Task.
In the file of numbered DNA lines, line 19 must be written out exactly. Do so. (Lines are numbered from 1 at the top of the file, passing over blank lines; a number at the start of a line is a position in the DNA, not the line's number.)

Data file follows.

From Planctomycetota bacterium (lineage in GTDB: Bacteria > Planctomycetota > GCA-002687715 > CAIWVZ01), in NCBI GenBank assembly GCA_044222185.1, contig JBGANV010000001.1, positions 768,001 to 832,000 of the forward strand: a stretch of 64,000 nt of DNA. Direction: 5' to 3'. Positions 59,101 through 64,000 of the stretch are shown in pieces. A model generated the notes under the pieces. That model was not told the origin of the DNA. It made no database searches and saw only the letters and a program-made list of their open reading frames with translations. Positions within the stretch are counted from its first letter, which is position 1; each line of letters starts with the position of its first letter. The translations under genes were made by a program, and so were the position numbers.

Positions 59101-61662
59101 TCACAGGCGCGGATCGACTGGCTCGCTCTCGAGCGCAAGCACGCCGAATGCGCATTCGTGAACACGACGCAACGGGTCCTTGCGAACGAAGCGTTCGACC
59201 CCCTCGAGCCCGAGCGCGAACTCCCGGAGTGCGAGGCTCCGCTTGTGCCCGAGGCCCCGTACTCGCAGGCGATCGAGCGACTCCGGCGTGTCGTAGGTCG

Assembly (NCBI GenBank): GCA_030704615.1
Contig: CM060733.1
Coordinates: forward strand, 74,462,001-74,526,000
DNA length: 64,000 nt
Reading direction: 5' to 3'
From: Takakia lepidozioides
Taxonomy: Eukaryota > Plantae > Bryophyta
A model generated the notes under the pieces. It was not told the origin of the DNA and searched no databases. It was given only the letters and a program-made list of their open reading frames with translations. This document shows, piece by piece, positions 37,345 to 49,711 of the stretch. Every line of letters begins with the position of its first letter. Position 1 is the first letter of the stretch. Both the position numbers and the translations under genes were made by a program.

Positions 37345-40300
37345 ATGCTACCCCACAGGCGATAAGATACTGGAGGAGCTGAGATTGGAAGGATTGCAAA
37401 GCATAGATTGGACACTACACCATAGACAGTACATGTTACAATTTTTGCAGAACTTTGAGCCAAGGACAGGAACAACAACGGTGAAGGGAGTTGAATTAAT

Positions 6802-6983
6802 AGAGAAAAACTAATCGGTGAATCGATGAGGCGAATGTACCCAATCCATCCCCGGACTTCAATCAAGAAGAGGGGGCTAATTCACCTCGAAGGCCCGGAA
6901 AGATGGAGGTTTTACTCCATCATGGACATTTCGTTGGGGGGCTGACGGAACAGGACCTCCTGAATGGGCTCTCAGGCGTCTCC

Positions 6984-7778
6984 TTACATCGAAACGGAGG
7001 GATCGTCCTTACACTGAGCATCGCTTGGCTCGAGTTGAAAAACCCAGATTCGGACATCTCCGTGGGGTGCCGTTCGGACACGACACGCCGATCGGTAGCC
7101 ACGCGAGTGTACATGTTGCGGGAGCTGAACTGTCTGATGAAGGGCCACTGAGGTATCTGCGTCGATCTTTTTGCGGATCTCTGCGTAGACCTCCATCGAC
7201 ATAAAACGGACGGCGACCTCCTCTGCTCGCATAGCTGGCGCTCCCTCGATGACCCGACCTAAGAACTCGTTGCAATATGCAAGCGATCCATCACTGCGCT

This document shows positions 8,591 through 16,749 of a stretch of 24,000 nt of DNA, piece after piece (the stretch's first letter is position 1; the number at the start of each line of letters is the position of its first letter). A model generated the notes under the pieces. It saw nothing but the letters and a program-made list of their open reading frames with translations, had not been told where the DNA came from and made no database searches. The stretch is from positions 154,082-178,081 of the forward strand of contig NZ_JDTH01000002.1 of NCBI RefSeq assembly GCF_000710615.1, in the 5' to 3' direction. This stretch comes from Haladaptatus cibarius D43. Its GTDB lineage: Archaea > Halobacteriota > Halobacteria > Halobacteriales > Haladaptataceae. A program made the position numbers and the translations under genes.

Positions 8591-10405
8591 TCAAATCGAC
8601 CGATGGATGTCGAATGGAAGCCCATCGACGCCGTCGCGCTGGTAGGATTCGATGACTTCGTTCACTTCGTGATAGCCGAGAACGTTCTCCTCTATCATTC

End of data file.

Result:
Positions 6984-7778